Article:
Russian Prime Minister Dmitry Medvedev

Moscow - A group of retired Russian generals has accused Prime Minister Dmitry Medvedev of indecision during Moscow's 2008 war with Georgia, the most serious attack on the country's No. 2 politician since he stepped down as president in May.

The group, which included the former Chief of the General Staff, spoke in a documentary “The lost day” which circulated on the Internet in the run-up to the four-year anniversary of the war.

The criticism comes at a time when analysts are on the look-out for signs that Medvedev, who is increasingly seen as a liability for President Vladimir Putin after the two decided to swap jobs last September, may be further sidelined.

Russia sent its army to the breakaway Georgian region of South Ossetia in August 2008 after Georgian forces attacked it, saying they wanted to restore constitutional order. Georgia says Russian-backed separatists provoked the attack to lure it into a trap. Moscow says it was defending the civilian population.

The criticism of Medvedev came as he flew to Tskhinvali, the capital of South Ossetia, to take part in a commemoration event.

The sharpest words came from former Chief of General Staff Yuri Baluyevsky.

“From my point of view, the Commander-in-Chief should have said one word: 'Act in accordance with the plan,'“ Baluyevsky said. “This primary order is the most important thing and this order was issued with huge delay.”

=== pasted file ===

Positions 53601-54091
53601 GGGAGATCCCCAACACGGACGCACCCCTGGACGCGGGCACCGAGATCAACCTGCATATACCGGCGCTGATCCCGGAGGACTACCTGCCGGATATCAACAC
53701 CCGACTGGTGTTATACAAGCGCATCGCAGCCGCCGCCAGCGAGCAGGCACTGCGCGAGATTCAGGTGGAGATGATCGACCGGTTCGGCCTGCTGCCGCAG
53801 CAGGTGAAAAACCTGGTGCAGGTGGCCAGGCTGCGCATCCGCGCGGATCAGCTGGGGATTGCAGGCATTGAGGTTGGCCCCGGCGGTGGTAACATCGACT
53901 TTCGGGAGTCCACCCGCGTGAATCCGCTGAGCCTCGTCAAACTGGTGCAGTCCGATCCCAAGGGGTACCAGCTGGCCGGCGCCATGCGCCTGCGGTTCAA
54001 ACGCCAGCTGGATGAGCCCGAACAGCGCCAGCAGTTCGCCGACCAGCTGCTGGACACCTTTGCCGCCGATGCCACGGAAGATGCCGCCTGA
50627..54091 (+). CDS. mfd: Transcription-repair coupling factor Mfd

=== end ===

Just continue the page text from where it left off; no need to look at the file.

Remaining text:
At the time of the attack, then Prime Minister Putin was at the Olympic Games in Beijing.

“I am convinced, until there was a kick from Vladimir Vladimirovich (Putin) in Beijing, everyone here, speaking politely, was afraid of something,” Baluyevsky said.

Medvedev sacked Baluyevsky, who now advises Russia's national Security Council chaired by Putin, two months before the war.


Putin said on Wednesday that the Russian plan - on how to respond to a Georgian attack on South Ossetia - was prepared by the General Staff between the end of 2006 and the beginning of 2007.

Medvedev on Wednesday defended his behaviour at the time.

“This decision (to send the army to Georgia) was taken on time, quickly enough, we managed to avoid significantly bigger losses. I managed to take the decision which restored balance and brought peace,” Medvedev said in Tskhinvali.

Many analysts believe that Medvedev's government is short-lived and that he will be made a scapegoat should the economic situation in Russia deteriorate as the result of a global crisis.

“The hawks are attacking Medvedev. They do not like him because they believe that the political rallies of the last few months are the result of his flirtation with the liberal-minded opposition,” said analyst Pavel Salin.

The documentary, whose authors are not identified but whose style resembles anti-opposition propaganda films aired on state TV channels during the election campaign, pitched “weak” Medvedev against the “real leader” Putin.

Putin commented twice on the documentary, an unusually high degree of attention for an Internet video.

Giga Bokeria, Georgia's national security council secretary, said it was high time that Putin admitted that Russia had been preparing an attack on Georgia for years. - Reuters